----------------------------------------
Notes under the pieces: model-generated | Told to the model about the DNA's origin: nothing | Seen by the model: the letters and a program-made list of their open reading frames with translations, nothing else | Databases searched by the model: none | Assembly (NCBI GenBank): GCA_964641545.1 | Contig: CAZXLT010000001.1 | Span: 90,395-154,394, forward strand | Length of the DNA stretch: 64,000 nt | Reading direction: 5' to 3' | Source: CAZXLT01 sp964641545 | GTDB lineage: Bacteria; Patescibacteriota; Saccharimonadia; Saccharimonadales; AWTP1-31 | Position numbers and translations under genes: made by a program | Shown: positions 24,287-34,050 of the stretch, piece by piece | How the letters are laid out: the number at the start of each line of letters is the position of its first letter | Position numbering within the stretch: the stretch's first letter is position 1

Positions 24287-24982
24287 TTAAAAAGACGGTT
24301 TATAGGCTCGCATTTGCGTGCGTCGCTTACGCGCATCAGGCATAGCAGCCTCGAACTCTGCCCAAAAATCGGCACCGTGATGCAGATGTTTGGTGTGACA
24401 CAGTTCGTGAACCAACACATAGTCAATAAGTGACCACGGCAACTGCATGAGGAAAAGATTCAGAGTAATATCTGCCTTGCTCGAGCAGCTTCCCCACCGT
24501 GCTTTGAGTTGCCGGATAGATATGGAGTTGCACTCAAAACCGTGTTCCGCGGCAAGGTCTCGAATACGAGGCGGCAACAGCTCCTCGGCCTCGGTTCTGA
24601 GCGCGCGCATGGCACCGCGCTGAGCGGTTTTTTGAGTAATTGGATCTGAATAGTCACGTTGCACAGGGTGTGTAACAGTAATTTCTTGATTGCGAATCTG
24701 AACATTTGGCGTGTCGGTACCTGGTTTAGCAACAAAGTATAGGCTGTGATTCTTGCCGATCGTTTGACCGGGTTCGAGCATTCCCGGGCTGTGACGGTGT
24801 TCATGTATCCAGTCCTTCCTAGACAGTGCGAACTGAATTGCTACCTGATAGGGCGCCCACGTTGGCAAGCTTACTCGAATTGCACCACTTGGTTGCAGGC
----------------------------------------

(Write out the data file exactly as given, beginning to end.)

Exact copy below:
Notes under the pieces: model-generated | Told to the model about the DNA's origin: nothing | Seen by the model: the letters and a program-made list of their open reading frames with translations, nothing else | Databases searched by the model: none | Assembly (NCBI GenBank): GCA_964641545.1 | Contig: CAZXLT010000001.1 | Span: 90,395-154,394, forward strand | Length of the DNA stretch: 64,000 nt | Reading direction: 5' to 3' | Source: CAZXLT01 sp964641545 | GTDB lineage: Bacteria; Patescibacteriota; Saccharimonadia; Saccharimonadales; AWTP1-31 | Position numbers and translations under genes: made by a program | Shown: positions 24,287-34,050 of the stretch, piece by piece | How the letters are laid out: the number at the start of each line of letters is the position of its first letter | Position numbering within the stretch: the stretch's first letter is position 1

Positions 24287-24982
24287 TTAAAAAGACGGTT
24301 TATAGGCTCGCATTTGCGTGCGTCGCTTACGCGCATCAGGCATAGCAGCCTCGAACTCTGCCCAAAAATCGGCACCGTGATGCAGATGTTTGGTGTGACA
24401 CAGTTCGTGAACCAACACATAGTCAATAAGTGACCACGGCAACTGCATGAGGAAAAGATTCAGAGTAATATCTGCCTTGCTCGAGCAGCTTCCCCACCGT
24501 GCTTTGAGTTGCCGGATAGATATGGAGTTGCACTCAAAACCGTGTTCCGCGGCAAGGTCTCGAATACGAGGCGGCAACAGCTCCTCGGCCTCGGTTCTGA
24601 GCGCGCGCATGGCACCGCGCTGAGCGGTTTTTTGAGTAATTGGATCTGAATAGTCACGTTGCACAGGGTGTGTAACAGTAATTTCTTGATTGCGAATCTG
24701 AACATTTGGCGTGTCGGTACCTGGTTTAGCAACAAAGTATAGGCTGTGATTCTTGCCGATCGTTTGACCGGGTTCGAGCATTCCCGGGCTGTGACGGTGT
24801 TCATGTATCCAGTCCTTCCTAGACAGTGCGAACTGAATTGCTACCTGATAGGGCGCCCACGTTGGCAAGCTTACTCGAATTGCACCACTTGGTTGCAGGC